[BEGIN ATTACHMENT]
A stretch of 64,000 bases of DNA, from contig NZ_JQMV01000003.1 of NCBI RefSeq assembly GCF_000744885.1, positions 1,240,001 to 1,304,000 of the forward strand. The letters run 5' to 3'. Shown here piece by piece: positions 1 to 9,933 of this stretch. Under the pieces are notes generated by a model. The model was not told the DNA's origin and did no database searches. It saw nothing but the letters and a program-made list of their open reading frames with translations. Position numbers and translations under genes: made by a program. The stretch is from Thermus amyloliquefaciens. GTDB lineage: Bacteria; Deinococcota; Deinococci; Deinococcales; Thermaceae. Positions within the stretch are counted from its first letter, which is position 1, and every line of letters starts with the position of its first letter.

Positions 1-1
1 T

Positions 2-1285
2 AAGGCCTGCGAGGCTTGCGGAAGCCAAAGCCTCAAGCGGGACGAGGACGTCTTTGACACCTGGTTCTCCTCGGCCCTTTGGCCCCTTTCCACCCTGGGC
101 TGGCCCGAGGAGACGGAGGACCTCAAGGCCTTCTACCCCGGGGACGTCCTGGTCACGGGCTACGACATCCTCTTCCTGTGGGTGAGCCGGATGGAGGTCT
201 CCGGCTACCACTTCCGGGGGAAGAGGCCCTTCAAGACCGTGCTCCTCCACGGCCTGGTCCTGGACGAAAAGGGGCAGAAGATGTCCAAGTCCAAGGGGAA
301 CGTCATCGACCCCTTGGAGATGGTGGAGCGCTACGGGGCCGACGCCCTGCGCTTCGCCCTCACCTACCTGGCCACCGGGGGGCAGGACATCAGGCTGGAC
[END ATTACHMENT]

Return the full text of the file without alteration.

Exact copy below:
A stretch of 64,000 bases of DNA, from contig NZ_JQMV01000003.1 of NCBI RefSeq assembly GCF_000744885.1, positions 1,240,001 to 1,304,000 of the forward strand. The letters run 5' to 3'. Shown here piece by piece: positions 1 to 9,933 of this stretch. Under the pieces are notes generated by a model. The model was not told the DNA's origin and did no database searches. It saw nothing but the letters and a program-made list of their open reading frames with translations. Position numbers and translations under genes: made by a program. The stretch is from Thermus amyloliquefaciens. GTDB lineage: Bacteria; Deinococcota; Deinococci; Deinococcales; Thermaceae. Positions within the stretch are counted from its first letter, which is position 1, and every line of letters starts with the position of its first letter.

Positions 1-1
1 T

Positions 2-1285
2 AAGGCCTGCGAGGCTTGCGGAAGCCAAAGCCTCAAGCGGGACGAGGACGTCTTTGACACCTGGTTCTCCTCGGCCCTTTGGCCCCTTTCCACCCTGGGC
101 TGGCCCGAGGAGACGGAGGACCTCAAGGCCTTCTACCCCGGGGACGTCCTGGTCACGGGCTACGACATCCTCTTCCTGTGGGTGAGCCGGATGGAGGTCT
201 CCGGCTACCACTTCCGGGGGAAGAGGCCCTTCAAGACCGTGCTCCTCCACGGCCTGGTCCTGGACGAAAAGGGGCAGAAGATGTCCAAGTCCAAGGGGAA
301 CGTCATCGACCCCTTGGAGATGGTGGAGCGCTACGGGGCCGACGCCCTGCGCTTCGCCCTCACCTACCTGGCCACCGGGGGGCAGGACATCAGGCTGGAC